Many people have challenging jobs and feel certain pressures due to work. However, if that pressure increases to the point that you are suffering from physical or emotional ailments such as anxiety, depression, alcoholism or other adverse reactions, then you are likely being subjected to much more than just typical job-related challenges.
Excessive workplace stress can become a serious threat to your health. According to recent research by Harvard and Stanford Business Schools, problems stemming from workplace stress such as hypertension, decreased mental health and cardiovascular disease can kill about 120,000 people each year.
No one should be subjected to a work environment that needlessly causes their health to decline. But can you actually sue your employer for workplace stress? This article will help you understand the causes of job-related stress and how your employee rights may be protected under California and federal employment laws.
Understanding Workplace Stress and Your Employee Rights
What is stress in the workplace?
Workplace stress can be defined as any harmful physical or emotional response that can happen on the job - specifically, when conflict appears in between workplace demands and the amount of control a worker has in order to meet demands. Stress can occur when an employee has a low amount of control over the high demands an employer may place upon them.
Stress in the workplace may come from an isolated incident or a few stressful events. Some common causes of workplace stress include:
- when an employee fears being laid off in an uncertain economy;
- increased employer demands for overtime due to staff cutbacks;
- job redundancy;
- when an employee feels pressure to meet rising expectations without an increase in job satisfaction;
- when an employee doesn't feel physically or emotionally safe while working;
- when relationships with co-workers are strained; or when an employee suffers from workplace bullying or harassment.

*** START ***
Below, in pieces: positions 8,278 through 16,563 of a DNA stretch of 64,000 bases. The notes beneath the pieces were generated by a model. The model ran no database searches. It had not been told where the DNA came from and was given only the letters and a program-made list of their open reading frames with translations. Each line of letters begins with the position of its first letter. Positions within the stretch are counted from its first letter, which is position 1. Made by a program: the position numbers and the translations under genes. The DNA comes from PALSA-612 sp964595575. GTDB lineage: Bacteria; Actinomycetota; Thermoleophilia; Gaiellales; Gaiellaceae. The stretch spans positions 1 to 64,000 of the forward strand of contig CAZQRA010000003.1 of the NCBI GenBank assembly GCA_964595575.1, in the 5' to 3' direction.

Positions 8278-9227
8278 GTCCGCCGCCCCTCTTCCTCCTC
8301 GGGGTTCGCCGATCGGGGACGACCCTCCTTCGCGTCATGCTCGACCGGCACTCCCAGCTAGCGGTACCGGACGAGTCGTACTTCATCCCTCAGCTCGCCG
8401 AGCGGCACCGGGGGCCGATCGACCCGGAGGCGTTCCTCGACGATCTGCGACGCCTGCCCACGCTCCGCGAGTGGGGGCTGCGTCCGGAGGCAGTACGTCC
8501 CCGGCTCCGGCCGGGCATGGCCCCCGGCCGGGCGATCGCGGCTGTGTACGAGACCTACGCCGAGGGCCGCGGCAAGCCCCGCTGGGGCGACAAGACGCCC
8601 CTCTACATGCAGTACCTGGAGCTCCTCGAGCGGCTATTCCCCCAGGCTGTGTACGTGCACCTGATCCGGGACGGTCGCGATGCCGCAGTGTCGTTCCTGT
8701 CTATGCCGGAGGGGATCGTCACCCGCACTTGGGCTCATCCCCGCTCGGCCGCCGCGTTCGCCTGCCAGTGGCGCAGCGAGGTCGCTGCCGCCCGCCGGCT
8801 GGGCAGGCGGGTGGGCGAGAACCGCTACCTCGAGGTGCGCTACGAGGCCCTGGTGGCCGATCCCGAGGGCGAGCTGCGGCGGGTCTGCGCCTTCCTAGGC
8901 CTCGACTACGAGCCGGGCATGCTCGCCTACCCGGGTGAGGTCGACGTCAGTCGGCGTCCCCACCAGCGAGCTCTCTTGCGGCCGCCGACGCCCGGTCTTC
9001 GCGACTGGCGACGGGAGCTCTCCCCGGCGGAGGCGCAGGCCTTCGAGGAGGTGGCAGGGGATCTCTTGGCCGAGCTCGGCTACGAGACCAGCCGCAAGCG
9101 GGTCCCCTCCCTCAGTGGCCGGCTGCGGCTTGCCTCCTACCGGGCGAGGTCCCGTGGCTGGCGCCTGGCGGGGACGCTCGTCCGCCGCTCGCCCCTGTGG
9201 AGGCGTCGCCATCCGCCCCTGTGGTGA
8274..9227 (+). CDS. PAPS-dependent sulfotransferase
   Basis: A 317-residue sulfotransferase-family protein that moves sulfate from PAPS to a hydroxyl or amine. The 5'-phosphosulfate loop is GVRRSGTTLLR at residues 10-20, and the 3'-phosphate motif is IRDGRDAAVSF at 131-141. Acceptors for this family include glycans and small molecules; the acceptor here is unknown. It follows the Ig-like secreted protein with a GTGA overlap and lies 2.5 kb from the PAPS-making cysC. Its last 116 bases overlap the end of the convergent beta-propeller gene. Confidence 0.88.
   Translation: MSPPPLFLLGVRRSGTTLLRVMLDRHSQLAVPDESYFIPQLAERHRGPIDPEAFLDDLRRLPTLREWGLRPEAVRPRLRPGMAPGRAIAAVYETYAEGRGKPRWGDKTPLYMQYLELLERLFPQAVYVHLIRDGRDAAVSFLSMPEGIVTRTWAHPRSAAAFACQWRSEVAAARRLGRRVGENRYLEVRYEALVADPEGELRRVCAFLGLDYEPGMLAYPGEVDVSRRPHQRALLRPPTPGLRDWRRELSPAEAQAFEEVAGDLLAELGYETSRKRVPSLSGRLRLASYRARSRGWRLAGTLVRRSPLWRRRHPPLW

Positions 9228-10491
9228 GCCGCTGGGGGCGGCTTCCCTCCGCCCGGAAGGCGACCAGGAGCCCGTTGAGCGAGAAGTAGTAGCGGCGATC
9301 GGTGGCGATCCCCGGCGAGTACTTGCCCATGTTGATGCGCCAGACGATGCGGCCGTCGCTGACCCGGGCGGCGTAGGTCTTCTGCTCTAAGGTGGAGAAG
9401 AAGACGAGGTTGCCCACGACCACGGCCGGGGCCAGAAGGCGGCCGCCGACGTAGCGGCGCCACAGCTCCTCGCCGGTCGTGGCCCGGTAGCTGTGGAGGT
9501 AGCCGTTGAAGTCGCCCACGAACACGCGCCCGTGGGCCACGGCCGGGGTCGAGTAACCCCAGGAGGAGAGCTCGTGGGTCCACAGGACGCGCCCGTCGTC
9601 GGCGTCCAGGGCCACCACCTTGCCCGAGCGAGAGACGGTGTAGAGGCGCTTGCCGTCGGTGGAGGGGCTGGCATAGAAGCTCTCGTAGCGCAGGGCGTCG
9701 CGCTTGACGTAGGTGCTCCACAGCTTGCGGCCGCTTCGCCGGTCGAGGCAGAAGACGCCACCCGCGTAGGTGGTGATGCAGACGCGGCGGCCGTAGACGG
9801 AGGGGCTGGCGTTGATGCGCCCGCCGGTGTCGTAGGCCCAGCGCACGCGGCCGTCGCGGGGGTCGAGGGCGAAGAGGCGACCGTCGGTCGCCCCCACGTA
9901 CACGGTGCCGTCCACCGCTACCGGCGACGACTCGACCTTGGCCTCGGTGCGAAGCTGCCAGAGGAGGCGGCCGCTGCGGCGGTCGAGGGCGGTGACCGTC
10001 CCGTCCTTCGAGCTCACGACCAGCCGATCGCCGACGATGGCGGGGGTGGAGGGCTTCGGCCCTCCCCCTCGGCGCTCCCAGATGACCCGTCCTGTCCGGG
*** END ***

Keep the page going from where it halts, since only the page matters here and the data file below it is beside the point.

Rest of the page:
These job-related stressors, as well as others, can take a toll on employees and cause lack of motivation, illness, anxiety, depression, absenteeism, alcoholism and even death if the stress is suffered long-term.
How to Handle Workplace Stress
Once you begin feeling the negative effects of workplace stress, you should speak to your employer or HR department. They should offer ways to help you alleviate needless stress on the job dependent on the cause of your stress. For example, you could request flexible working hours, ask for more decision-making duties to have more control over your own work, or request better communications from your employer and have them set clearer expectations.
So, can I sue my employer for workplace stress?
Under both California and federal employment laws, workers are protected from undue stress, harassment, negligence and unsafe working environments. So, yes you can sue your employer for workplace stress under certain circumstances. Generally, if the stress is due to ordinary workplace incidents such as a demanding supervisor, long hours, or difficult co-workers, stress claims fall under the workers' compensation system. If, however, stress is due to unlawful harassment or discrimination, you may have a claim under state or federal law, such as the California Fair Employment and Housing Act.
Additionally, if you are suffering from stress due to workplace bullying, you should first check your employer's workplace bullying policy on the actions you can take to combat the issue internally. At times, however, workplace bullying can be unlawful when you are harassed due to a protected characteristic such as your age, race, disability, national origin, religion or gender.
How to Sue for Workplace Stress in California
If you speak to your employer or HR department about your stressful working environment, and they are unwilling to remove the cause or take action to alleviate job-related stressors, you should contact an employment attorney who can help you file a complaint with either the California Department of Fair Employment and Housing or the Equal Employment Opportunity Commission.
Workplace Stress: Additional Resources
- Can I Sue for a Stressful Work Environment? via Better Without Burnout
- Who's Liable for Stress on the Job? via Harvard Business Review
- Workplace Stress via The American Institute of Stress
- Workplace Stress & Anxiety Disorders Survey via ADAA.org
Everyone deserves to work in an environment that is free from unnecessary physical and emotional stress. If you feel your California employer is violating your employee rights, contact the passionate employment attorneys at Hennig Ruiz for a free consultation.